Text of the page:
Second-year art teacher, Nicole Guthrie, is making a positive difference in student's lives.Elementary art is important. It sparks creativity, improves motor skills and has been linked to better academic success. Nobody believes that more than Oak Harbor Elementary art teacher Nicole Guthrie.
“Art allows students the freedom to express themselves,” Guthrie said. “The district’s emphasis on the arts and specifically at the elementary level is unprecedented. You don’t see that in any other surrounding districts.”
A Florida native, Guthrie has devoted her career to teaching. In her second year at Oak Harbor Elementary School, Guthrie has already made an impact. She oversees the entire art curriculum for 20 classes, ranging from kindergarten to fifth grade. An advocate for after-school programs, Guthrie, because of the popularity of her art classes, started an art club. The club has two sessions, fall and spring, and students meet one day a week for six weeks, mastering their craft, creating projects from ceramics to coil pots.
That’s only a small glimpse of the art being created at Oak Harbor Elementary. In the spring, Guthrie is instrumental in conducting the “Art Walk” which takes place during the annual Holland Happening. Students design art projects that are displayed in local businesses’ window for the entire town to see.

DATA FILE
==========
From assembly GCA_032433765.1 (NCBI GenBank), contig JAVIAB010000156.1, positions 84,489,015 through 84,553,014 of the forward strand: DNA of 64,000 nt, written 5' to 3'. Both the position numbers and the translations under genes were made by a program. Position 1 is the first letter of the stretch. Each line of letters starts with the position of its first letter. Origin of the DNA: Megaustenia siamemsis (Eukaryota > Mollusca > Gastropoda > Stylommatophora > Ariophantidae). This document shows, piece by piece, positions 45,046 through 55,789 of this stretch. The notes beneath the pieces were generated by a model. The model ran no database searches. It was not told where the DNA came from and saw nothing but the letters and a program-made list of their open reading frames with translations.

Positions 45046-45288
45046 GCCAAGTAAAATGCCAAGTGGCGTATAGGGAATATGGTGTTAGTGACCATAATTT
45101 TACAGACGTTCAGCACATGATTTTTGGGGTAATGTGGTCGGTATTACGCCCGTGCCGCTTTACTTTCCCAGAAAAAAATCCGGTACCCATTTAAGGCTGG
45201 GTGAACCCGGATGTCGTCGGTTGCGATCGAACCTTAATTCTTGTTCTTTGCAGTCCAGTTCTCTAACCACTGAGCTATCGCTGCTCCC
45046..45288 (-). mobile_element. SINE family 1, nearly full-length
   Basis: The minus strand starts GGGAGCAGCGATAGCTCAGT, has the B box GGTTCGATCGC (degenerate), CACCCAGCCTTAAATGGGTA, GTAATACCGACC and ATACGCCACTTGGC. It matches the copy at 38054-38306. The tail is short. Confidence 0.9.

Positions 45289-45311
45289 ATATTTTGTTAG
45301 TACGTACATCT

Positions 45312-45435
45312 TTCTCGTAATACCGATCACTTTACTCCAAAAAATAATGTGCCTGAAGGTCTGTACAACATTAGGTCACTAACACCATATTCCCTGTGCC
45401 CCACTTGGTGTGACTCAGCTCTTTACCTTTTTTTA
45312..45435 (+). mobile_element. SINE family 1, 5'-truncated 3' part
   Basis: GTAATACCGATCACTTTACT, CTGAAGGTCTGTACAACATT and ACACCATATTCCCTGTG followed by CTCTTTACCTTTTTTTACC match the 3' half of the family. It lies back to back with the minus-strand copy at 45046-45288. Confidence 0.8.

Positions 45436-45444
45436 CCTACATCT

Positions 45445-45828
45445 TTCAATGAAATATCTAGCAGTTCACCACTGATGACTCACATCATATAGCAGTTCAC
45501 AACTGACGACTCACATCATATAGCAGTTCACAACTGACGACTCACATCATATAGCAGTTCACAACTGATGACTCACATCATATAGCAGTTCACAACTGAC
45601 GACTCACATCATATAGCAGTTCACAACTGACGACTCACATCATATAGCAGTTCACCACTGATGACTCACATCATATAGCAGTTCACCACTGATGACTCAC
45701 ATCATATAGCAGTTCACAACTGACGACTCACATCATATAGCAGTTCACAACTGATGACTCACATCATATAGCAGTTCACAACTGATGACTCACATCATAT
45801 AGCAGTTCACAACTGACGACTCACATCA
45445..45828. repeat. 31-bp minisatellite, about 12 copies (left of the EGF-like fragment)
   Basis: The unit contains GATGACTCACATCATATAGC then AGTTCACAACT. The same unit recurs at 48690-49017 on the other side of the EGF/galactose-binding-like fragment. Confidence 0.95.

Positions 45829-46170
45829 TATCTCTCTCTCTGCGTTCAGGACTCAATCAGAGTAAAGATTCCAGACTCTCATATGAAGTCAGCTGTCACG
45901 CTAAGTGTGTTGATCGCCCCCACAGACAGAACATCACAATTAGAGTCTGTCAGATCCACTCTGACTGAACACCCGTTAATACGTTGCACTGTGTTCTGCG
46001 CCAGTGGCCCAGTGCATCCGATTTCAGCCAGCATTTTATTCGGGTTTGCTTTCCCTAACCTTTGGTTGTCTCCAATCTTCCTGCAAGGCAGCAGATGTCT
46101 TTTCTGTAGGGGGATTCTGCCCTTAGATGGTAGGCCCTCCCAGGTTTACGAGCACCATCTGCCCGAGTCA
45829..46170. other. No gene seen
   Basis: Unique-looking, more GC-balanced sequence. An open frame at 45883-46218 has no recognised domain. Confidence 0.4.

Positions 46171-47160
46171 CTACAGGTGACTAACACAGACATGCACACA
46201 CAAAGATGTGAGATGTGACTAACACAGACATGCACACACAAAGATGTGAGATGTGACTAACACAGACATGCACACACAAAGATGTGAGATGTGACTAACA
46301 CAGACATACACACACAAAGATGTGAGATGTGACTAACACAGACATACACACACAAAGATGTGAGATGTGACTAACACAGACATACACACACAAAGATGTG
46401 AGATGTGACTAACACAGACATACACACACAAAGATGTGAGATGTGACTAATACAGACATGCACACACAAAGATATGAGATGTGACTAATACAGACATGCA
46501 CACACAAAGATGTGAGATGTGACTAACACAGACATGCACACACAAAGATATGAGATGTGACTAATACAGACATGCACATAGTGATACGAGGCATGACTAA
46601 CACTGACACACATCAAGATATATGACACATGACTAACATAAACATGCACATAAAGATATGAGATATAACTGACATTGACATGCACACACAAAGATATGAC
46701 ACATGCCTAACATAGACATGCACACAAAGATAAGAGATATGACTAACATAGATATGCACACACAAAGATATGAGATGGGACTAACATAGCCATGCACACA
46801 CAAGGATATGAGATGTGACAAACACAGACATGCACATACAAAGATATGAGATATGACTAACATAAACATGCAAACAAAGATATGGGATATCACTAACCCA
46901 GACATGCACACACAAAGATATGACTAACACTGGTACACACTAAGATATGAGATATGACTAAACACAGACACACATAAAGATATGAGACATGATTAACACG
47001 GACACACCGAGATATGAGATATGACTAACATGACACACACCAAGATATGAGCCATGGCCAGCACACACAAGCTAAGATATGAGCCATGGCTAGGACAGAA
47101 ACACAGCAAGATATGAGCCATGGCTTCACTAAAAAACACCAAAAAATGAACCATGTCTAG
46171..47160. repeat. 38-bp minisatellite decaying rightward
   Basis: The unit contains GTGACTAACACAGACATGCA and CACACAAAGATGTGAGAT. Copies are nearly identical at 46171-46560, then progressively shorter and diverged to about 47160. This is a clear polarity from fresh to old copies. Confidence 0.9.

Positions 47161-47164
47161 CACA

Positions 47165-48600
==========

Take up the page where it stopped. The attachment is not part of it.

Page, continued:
Students also participate in the “Night of the Arts” event. This special evening occurs on the last Thursday in May where each student’s craft or drawing is on display throughout the hallways at Oak Harbor Elementary. Parents, students, teachers and community members attend the quasi-art gallery of over 550 projects to recognize and honor the great young talents.
“It’s a very special evening,” Guthrie said. “It’s a ton of work and a lot of hours, but the students take such pride in their work.”
As things settle down for Guthrie, she reflects on the start of her young career. Early on, she aspired to be an artist. It was her dream. She started at a college outside of Tampa, Fla, taking art classes, but after two years transferred to the University of Florida to pursue her true calling, teaching.
Her career change was met with some obstacles. She graduated in 2011 when the economy hadn’t recovered from the recession. During this time, art classes were being cut and limited employment opportunities for teachers were available. After networking and exploring all avenues for employment, she landed a position in Pensacola, Fla. From there she spent time in Corpus Christi and Jacksonville, teaching math and middle school art before finding her way to Oak Harbor and elementary art.
“I absolutely love it here,” Guthrie said. “This is an incredible community with incredible people.”
It’s because of educators like Guthrie who realize teaching should not be restricted to the classroom and that students need opportunities outside of the typical school day. We need to thank Guthrie and her peers who go above and beyond what’s asked of them. We also need to thank the Oak Harbor Community who not only believe in their students but also support its schools with a passed levy.
Being the wife of a Navy pilot, there’s no telling how long Oak Harbor will be able to keep Guthrie. No matter how long we have her, she will have left a lasting impression.